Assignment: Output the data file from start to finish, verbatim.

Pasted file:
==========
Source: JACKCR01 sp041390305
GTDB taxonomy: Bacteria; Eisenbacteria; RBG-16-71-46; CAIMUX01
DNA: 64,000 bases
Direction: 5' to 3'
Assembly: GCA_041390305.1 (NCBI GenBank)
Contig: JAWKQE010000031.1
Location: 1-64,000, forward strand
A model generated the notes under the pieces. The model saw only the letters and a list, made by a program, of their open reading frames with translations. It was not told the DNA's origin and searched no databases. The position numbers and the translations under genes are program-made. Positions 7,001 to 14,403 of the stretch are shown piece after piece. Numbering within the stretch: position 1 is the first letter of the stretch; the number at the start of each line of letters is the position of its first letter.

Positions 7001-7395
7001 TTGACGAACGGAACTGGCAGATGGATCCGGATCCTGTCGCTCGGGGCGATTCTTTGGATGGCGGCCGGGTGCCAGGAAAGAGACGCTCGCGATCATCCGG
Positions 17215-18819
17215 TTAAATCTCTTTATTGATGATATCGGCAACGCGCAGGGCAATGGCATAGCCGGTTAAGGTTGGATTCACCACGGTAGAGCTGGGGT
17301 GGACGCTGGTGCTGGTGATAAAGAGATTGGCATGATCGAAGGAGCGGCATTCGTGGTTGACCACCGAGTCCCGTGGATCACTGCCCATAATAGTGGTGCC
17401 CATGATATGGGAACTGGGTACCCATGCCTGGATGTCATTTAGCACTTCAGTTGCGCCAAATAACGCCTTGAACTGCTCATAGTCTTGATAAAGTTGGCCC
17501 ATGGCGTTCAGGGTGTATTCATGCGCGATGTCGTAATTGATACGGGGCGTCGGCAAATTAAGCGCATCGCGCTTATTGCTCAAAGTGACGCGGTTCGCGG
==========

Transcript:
Source: JACKCR01 sp041390305
GTDB taxonomy: Bacteria; Eisenbacteria; RBG-16-71-46; CAIMUX01
DNA: 64,000 bases
Direction: 5' to 3'
Assembly: GCA_041390305.1 (NCBI GenBank)
Contig: JAWKQE010000031.1
Location: 1-64,000, forward strand
A model generated the notes under the pieces. The model saw only the letters and a list, made by a program, of their open reading frames with translations. It was not told the DNA's origin and searched no databases. The position numbers and the translations under genes are program-made. Positions 7,001 to 14,403 of the stretch are shown piece after piece. Numbering within the stretch: position 1 is the first letter of the stretch; the number at the start of each line of letters is the position of its first letter.

Positions 7001-7395
7001 TTGACGAACGGAACTGGCAGATGGATCCGGATCCTGTCGCTCGGGGCGATTCTTTGGATGGCGGCCGGGTGCCAGGAAAGAGACGCTCGCGATCATCCGG
Positions 17215-18819
17215 TTAAATCTCTTTATTGATGATATCGGCAACGCGCAGGGCAATGGCATAGCCGGTTAAGGTTGGATTCACCACGGTAGAGCTGGGGT
17301 GGACGCTGGTGCTGGTGATAAAGAGATTGGCATGATCGAAGGAGCGGCATTCGTGGTTGACCACCGAGTCCCGTGGATCACTGCCCATAATAGTGGTGCC
17401 CATGATATGGGAACTGGGTACCCATGCCTGGATGTCATTTAGCACTTCAGTTGCGCCAAATAACGCCTTGAACTGCTCATAGTCTTGATAAAGTTGGCCC
17501 ATGGCGTTCAGGGTGTATTCATGCGCGATGTCGTAATTGATACGGGGCGTCGGCAAATTAAGCGCATCGCGCTTATTGCTCAAAGTGACGCGGTTCGCGG